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A bimetallic strip is used to convert a temperature change into mechanical displacement. The strip consists of two strips of different metals which expand at different rates as they are heated, usually steel and copper, or in some cases steel and brass. The strips are joined together throughout their length by riveting, brazing or welding. The different expansions force the flat strip to bend one way if heated, and in the opposite direction if cooled below its initial temperature. The metal with the higher coefficient of thermal expansion is on the outer side of the curve when the strip is heated and on the inner side when cooled.
The sideways displacement of the strip is much larger than the small lengthways expansion in either of the two metals. This effect is used in a range of mechanical and electrical devices. In some applications the bimetal strip is used in the flat form. In others, it is wrapped into a coil for compactness. The greater length of the coiled version gives improved sensitivity.
The earliest surviving bimetallic strip was made by the eighteenth-century clockmaker John Harrison who is generally credited with its invention. He made it for his third marine chronometer (H3) of 1759 to compensate for temperature-induced changes in the balance spring. It should not be confused with the bimetallic mechanism for correcting for thermal expansion in his gridiron pendulum. His earliest examples had two individual metal strips joined by rivets but he also invented the later technique of directly fusing molten brass onto a steel substrate. A strip of this type was fitted to his last timekeeper, H5. Harrison's invention is recognized in the memorial to him in Westminster Abbey, England.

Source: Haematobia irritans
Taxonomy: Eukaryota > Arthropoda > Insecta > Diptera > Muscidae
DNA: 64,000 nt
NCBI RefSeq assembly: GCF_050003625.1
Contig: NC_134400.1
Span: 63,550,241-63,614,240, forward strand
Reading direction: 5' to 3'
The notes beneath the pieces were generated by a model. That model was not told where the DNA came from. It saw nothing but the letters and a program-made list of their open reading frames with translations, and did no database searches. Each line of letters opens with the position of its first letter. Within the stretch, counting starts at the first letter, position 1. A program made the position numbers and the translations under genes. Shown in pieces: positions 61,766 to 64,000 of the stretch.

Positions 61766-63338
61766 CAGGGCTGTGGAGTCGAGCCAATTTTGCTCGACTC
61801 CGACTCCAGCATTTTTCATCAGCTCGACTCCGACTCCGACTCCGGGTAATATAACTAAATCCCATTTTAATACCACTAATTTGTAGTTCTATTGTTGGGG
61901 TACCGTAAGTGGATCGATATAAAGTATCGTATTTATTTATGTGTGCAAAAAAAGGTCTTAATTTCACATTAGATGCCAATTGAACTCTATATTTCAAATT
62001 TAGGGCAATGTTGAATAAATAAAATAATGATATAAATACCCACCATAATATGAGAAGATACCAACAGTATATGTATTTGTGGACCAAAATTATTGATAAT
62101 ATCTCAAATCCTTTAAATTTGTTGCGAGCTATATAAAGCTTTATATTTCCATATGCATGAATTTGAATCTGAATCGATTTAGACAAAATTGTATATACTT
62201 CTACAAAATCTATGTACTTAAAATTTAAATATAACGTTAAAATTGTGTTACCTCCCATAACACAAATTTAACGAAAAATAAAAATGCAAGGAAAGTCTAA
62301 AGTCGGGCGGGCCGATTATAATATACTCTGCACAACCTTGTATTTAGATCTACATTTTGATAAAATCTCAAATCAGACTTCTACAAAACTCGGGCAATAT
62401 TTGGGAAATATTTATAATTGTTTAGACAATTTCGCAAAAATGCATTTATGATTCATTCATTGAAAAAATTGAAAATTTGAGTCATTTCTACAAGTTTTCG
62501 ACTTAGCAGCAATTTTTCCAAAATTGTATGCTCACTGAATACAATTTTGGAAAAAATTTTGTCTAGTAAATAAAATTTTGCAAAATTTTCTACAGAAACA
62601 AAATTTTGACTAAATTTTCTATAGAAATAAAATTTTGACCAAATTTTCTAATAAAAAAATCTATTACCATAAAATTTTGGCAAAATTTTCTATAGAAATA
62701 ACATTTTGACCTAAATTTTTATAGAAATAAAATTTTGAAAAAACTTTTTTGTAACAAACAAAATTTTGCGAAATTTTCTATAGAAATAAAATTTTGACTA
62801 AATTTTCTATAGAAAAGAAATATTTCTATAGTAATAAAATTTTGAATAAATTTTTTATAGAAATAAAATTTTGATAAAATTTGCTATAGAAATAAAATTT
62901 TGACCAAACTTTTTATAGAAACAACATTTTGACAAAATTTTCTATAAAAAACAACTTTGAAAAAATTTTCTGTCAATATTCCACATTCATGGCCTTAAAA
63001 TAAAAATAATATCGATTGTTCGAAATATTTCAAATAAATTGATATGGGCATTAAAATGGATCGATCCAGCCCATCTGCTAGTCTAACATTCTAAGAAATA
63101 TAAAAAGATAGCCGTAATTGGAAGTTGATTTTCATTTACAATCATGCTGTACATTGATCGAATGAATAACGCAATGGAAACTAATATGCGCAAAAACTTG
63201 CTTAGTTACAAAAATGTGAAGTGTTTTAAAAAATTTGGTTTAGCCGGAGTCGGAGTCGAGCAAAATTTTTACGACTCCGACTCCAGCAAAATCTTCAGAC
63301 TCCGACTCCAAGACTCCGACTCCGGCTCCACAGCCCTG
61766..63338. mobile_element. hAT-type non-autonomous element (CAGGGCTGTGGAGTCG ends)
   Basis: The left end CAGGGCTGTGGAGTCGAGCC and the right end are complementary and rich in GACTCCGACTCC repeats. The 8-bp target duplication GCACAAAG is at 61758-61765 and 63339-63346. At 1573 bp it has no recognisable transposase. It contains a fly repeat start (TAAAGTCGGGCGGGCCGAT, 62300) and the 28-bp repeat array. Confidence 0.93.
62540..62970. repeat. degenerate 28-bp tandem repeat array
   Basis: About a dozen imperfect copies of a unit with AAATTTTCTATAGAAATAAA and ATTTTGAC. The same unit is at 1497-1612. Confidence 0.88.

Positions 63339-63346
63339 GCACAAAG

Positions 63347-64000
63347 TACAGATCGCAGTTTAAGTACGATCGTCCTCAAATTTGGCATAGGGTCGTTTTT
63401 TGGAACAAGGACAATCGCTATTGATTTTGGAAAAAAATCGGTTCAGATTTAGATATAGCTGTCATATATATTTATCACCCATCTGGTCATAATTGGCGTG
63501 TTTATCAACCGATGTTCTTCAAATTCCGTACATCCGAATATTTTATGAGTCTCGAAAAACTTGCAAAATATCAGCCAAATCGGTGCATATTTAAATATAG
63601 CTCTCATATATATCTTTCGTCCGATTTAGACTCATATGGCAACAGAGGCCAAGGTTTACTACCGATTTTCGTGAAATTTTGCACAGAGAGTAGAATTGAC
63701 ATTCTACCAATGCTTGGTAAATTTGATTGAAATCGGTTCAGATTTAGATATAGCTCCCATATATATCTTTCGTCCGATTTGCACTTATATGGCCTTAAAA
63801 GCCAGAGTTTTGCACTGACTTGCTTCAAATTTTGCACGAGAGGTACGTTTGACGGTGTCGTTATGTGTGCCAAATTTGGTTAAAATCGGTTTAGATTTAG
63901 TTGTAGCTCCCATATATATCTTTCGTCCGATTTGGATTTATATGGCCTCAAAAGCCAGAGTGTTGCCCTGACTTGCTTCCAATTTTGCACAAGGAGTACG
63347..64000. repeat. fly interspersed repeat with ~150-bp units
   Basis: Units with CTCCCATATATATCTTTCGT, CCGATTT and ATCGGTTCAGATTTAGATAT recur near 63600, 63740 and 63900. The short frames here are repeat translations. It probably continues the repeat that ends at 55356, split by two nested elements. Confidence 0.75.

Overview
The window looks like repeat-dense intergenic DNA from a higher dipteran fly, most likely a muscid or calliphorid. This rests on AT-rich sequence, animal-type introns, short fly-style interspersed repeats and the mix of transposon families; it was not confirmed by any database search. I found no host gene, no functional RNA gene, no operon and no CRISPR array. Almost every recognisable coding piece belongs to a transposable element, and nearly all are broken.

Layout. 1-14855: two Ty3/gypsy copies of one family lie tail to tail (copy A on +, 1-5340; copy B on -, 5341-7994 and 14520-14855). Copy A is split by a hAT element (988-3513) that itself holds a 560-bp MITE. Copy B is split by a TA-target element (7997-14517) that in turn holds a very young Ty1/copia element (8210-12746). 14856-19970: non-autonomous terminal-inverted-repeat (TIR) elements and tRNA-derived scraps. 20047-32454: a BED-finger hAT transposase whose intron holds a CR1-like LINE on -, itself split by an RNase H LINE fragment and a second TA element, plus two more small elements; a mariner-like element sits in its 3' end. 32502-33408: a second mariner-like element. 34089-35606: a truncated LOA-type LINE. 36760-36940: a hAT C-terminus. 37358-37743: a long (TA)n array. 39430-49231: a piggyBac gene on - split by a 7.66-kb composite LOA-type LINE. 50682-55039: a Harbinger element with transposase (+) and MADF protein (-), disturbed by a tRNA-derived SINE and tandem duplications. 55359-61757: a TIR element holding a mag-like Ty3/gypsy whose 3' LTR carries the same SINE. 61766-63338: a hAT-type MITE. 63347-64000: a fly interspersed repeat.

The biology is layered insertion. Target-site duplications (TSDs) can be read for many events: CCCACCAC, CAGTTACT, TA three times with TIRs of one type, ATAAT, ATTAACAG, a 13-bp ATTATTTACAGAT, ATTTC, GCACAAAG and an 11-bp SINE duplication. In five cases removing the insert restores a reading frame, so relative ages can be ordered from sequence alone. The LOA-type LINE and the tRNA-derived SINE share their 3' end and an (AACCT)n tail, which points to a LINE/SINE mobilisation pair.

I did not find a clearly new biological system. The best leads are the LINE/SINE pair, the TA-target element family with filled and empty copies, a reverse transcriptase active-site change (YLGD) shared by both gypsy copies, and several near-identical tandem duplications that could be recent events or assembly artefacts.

Mechanical clock mechanisms are sensitive to temperature changes as each part has tiny tolerance and it leads to errors in time keeping. A bimetallic strip is used to compensate this phenomenon in the mechanism of some timepieces. The most common method is to use a bimetallic construction for the circular rim of the balance wheel. What it does is move a weight in a radial way looking at the circular plane down by the balance wheel, varying then, the momentum of inertia of the balance wheel. As the spring controlling the balance becomes weaker with the increasing temperature, the balance becomes smaller in diameter to decrease the momentum of inertia and keep the period of oscillation (and hence timekeeping) constant.
Nowadays this system is not used anymore since the appearance of low temperature coefficient alloys like nivarox, parachrom and many others depending on each brand.
In the regulation of heating and cooling, thermostats that operate over a wide range of temperatures are used. In these, one end of the bimetallic strip is mechanically fixed and attached to an electrical power source, while the other (moving) end carries an electrical contact. In adjustable thermostats another contact is positioned with a regulating knob or lever. The position so set controls the regulated temperature, called the set point.